fbpx
Tailored Pet Services Logo Black

GIVE US A CALL

425-923-7791

SEND AN EMAIL

scheduling@tailoredpetservices.com

CONTACT US

5 Signs of Cat Dental Disease

Have you ever wondered why wild animals, despite their raw diet, never need dental care or medical care? Well, actually they do but we never know about it nor have we seen a lion or a tiger knocking at our door asking for help before. In fact, most zoos sedate these wild animals for medical and dental checkups each year and in one occasion a lion’s fang was pulled out due to cavities that if left untreated could make him writhe in pain. Your pet cat experience similar things that wild cats experience out in the wilderness, albeit less severe, but things like dental disease are common among them.

How to Know if Your Cat has Dental Disease

Dental diseases like gingivitis and periodontal disease can put your pet cat in a lot of discomfort, but because cats can’t talk and they don’t have hands, they can’t let you know or show you that their teeth hurt. However, you can spot signs and symptoms of a dental disease in cats in their subtle movements, behaviors and general body language. Here are five ways to identify them:

1.) Bad Breath

Normally cats should not have bad breath, but if you can smell their breath from 10 feet away, then there’s definitely something wrong with their dental health and you should probably call your vet to make an appointment right away. If your cat’s breath smells like fish or rotting meat, then it’s even worse and you need to treat this situation as an emergency and go to the veterinarian immediately.

2.) Unusual Feeding Behavior

Sometimes you will notice the changes in your cat’s behavior, especially during meal times. You may find that your cat may eat funny which is not his/her natural behavior before and at times she may only eat on one side of her teeth, or the cat may drop some food while eating and come back to eat it again after chewing her first bites. You can try to check under her whiskers to see if there’s some discoloration in the gums, plaque, tartar or even bleeding gums and you take your cat to the vet right away.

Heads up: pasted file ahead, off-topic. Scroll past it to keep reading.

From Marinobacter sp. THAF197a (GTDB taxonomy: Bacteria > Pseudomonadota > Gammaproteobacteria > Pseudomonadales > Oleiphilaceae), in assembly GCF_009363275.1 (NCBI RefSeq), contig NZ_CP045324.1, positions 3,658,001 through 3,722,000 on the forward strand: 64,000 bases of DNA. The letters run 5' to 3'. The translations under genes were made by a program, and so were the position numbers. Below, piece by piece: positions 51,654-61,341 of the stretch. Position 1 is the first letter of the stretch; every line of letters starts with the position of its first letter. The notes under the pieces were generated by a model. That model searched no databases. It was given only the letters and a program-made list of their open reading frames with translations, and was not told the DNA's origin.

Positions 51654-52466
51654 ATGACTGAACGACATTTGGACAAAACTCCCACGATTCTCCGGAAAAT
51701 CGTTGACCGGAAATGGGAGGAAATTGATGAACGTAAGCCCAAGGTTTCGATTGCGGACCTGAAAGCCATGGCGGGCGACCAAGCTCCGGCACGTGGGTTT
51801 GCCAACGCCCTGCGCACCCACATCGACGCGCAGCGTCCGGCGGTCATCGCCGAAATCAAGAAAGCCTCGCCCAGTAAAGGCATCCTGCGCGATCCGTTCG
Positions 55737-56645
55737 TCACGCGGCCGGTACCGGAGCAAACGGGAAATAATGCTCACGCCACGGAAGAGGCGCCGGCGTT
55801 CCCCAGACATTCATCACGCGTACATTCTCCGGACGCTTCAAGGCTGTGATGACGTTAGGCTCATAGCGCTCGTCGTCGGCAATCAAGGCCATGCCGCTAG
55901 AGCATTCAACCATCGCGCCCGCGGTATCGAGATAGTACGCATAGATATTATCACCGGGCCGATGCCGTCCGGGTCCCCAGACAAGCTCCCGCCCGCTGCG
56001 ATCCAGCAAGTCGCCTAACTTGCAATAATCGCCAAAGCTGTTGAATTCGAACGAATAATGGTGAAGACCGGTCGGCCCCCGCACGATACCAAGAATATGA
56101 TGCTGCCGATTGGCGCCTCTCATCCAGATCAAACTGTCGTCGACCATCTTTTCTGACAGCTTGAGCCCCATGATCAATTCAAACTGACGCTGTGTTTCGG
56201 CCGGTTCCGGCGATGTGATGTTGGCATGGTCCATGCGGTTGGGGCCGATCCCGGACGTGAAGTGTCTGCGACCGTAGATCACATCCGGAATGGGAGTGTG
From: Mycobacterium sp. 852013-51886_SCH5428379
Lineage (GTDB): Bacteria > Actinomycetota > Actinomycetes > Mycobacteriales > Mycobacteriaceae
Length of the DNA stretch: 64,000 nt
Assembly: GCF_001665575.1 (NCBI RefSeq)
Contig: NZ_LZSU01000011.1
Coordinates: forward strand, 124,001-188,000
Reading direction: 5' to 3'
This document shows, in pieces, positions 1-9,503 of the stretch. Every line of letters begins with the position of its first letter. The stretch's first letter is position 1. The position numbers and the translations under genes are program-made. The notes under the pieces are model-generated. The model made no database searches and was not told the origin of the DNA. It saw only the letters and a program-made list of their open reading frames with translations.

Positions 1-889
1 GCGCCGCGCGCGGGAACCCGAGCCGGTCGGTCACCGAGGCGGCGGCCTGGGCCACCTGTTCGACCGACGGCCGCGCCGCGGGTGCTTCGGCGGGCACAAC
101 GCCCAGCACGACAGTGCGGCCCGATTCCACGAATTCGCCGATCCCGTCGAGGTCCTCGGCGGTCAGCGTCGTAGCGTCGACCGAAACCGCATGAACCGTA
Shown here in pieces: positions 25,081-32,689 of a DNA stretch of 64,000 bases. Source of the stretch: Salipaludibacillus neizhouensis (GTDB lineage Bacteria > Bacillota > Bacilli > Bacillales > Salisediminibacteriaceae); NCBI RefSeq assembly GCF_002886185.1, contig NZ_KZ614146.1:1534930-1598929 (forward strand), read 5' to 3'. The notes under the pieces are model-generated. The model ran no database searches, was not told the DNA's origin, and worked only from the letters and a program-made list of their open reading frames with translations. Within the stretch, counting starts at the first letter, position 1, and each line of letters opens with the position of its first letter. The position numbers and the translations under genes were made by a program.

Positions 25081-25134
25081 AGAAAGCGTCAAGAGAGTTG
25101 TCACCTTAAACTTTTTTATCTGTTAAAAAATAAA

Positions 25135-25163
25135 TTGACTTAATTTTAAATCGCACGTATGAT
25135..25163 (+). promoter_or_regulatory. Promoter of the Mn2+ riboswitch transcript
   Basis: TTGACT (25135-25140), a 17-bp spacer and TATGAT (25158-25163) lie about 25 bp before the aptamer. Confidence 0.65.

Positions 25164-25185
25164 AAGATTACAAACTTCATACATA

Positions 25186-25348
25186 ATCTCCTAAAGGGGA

3.) Gradually Losing Interest in His/Her Food

Later on if the dental disease hasn’t been discovered yet and it got worse, you will notice that even though your cat is hungry, he/she will shy away from the food bowl. Or she may take a few bites but won’t finish her meal. When this happens, don’t wait to find out what’s wrong with your pet cat, rush her to the veterinarian as soon as you can. She may need immediate dental treatment to make her feel comfortable again and regain her appetite.

4.) Sensitivity in the Mouth Area

The cat may also be a bit more sensitive and won’t allow you to touch his/her face, especially in the mouth area. This translates to pain, but again the cat will not make a fuss about it as they are shy creatures by nature. Therefore it is up to you to carefully observe your cat and look for the signs and symptoms of dental disease, then give them the proper medical care that they need.

5.) Excessive Drooling

In some cases, cats will salivate a lot and you may pass it off as them being hungry; however, aside from excessive drooling, loss of appetite and funny eating mannerisms will also show in their behavior. These are signs of dental disease and should be brought to the attention of the veterinarian right away.

Treatment and Prevention

Once your cat has been diagnosed by the veterinarian, then he will immediately start dental treatments by cleaning and scaling the cat’s teeth (this is done under anesthesia). The plaque and tartar are first removed and then the cat’s teeth will be treated with a sort of mouthwash solution to get rid of bacteria in her mouth. If the vet discovers some heavily damaged teeth, then he may remove it to prevent further tooth decay. The best way to prevent dental disease is to reduce the rate at which plaque and tartar builds up on the teeth. You can use water additives such as the Dental Fresh mouth wash for cats that has been proven to reduce the accumulation of plaque and/or tartar. Brushing your cats teeth regularly with a toothpaste specifically designed for cats should help prevent dental disease as well.

Do you have cats? Do you need someone to check in on them during the day while you are at work? Or while you are on vacation? TAILored Cat Services is here to help! Our professional cat sitters will check in on your cat, clean their litter box, feed them and keep your feline friends active by using the toys provided. To learn more about our services, visit our cat sitting page or call us at 425-923-7791.

 

Previous

Next